Imagine not having to regularly check on the sites that you’re responsible for. My aim is to get these mundane (but important!) back-end maintenance tasks off your plate so you can focus on other things.
Redundant Off-Site Backups
Backups protect the entire investment in a WordPress site. Most web hosts offer backups, but this typically just puts a copy of the site on the same server. That’s risky, especially if a server goes down.
Frequency: Every 12 Hours.
Backup Restoration: Let’s say something does go wrong with a website (hey, it happens). I keep two months of restore points for each site so we can step back in time and restore a backup that was saved before the problem occurred. This also makes it really easy to move a site between servers or hosting companies, if needed.
24/7 Access to Full Backup Files
Part of my philosophy is that you need to have complete control of your websites. This includes unrestricted access to the backup files at all times. Part of the reason I use Google Drive is so I can share these securely and easily. You’ll receive private access to a folder that contains multiple copies of the full website and database files.
Software Monitoring & Updates
According to Matt Mullenweg (the founder of WordPress), the biggest issue to WordPress security is not keeping software updated. WordPress usually updates its core 2x/year, though minor updates roll out more often. Also, most developers regularly update their themes and plugins. I keep an eye on what needs to be updated and keep sites up to date.
Frequency: Every Day.
NB: sometimes I prefer to wait to run an update (particularly after a major version release) as developers can discover issues after their code gets out in the wild. It’s a little safer to see if a patch comes out within the first couple days. Any critical updates that address security issues will occur as soon as I learn about them.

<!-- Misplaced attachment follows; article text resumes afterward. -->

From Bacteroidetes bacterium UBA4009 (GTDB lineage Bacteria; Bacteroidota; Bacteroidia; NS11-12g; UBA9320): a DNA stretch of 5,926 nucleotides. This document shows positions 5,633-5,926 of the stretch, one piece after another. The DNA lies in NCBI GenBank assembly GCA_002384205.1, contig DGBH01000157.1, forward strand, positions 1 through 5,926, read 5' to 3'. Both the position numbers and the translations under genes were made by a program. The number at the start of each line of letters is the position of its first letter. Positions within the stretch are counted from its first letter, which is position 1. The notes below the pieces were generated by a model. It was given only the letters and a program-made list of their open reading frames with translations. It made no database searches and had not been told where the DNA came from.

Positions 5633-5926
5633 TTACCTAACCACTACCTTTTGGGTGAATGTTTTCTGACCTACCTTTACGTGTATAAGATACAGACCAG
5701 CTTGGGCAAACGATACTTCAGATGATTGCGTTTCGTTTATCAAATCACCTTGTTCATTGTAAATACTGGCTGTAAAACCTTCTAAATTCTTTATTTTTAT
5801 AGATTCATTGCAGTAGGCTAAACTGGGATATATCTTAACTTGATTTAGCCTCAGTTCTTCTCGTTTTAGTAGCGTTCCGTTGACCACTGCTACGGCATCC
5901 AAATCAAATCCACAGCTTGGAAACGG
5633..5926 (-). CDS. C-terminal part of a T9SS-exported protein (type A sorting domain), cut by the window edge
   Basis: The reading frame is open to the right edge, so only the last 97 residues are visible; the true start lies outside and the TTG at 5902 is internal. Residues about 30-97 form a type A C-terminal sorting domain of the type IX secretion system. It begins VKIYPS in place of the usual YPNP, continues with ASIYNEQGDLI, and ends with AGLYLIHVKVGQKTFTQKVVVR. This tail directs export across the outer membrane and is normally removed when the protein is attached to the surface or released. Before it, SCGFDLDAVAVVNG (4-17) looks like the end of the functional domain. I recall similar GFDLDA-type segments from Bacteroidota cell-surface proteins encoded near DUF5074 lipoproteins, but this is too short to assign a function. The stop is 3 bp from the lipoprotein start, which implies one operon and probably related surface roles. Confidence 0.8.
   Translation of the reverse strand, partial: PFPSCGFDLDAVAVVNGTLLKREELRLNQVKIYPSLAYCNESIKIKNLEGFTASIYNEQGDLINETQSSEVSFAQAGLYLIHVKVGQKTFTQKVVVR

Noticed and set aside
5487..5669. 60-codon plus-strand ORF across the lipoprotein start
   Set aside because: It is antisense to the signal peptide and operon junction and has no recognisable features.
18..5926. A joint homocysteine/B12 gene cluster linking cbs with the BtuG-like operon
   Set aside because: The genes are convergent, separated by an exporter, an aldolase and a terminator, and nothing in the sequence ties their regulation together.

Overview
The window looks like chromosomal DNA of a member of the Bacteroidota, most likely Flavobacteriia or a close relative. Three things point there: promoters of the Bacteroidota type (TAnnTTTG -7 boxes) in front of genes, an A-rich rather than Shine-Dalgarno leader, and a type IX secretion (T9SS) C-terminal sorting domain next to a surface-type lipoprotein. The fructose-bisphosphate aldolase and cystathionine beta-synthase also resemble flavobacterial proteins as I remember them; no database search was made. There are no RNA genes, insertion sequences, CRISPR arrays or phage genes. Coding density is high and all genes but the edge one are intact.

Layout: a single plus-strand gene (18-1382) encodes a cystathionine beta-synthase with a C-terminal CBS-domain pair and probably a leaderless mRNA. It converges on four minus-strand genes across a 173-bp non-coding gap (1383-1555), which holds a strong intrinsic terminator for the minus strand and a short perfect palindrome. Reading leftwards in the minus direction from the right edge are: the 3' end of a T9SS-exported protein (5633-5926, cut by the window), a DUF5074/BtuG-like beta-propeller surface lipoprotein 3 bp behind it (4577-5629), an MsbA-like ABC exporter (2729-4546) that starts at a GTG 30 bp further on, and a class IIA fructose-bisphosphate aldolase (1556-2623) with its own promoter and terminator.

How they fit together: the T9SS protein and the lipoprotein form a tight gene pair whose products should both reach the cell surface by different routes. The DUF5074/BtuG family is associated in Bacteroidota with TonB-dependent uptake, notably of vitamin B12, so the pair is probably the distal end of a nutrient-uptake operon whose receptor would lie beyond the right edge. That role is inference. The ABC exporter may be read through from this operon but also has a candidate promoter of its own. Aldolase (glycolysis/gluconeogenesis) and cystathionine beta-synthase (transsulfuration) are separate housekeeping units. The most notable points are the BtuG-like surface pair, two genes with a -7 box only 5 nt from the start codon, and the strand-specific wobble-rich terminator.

Ever heard about websites getting hacked? Malware is everywhere, and WordPress is a big target (over 33% of all websites use it). Keeping software up to date is a great defense strategy, but if a site does have a security breach, I’ll get a notification right away and will quickly restore a backup copy of the site that isn’t compromised.
Things can sometimes go wrong. We obviously don’t want anything to happen, but sometimes code, servers, or networks can get wonky. I use software that checks each site’s status every few minutes. If an error is received, I’ll get an immediate notification about it and will take action accordingly.
Spam Monitoring & Eradication
If a WordPress site has comments turned on, there’s a good chance that spambots will find it at some point in time. Fortunately, Akismet (an official WordPress plugin) does a good job of catching it and quarantining it, but spam can clog up databases and slow sites down. I get rid of it for good to help keep databases clean.
Spam occasionally does get by filters. If it’s obviously spam (typically generic “I’m glad I found your site” messages with links to unrelated companies), I’ll delete it for you to help maintain positive site reputation.
Frequency: Every Day.
Post revisions: any time you update a post, page, or custom post type, WordPress saves previous revisions. This is a great feature, but just like spam, lots of revisions can clutter a database and slow a site down. I make sure a few revisions are kept in case you do need to backtrack on something, but I clean most of them out.
Table overhead: this is extra space in your database that results from changes to a website, such as adding or removing features, plugins, and other things. This unused space in your database will increase over time, making database queries take more time than necessary, which can slow down a site. I get rid of it.
Frequency: Every Day.
Optional client reports
I can send your client(s) a monthly report of completed maintenance tasks via email, if desired. It will be from a different domain than mountainwp.com (to avoid them figuring out what you pay if you outsource as an agency) but if they visit the site associated with the domain, they’ll see some info that indicates that I work for you.
Click each for the answer.
Interested? Let’s talk. Shoot an email to firstname.lastname@example.org or click the button below to use my contact form.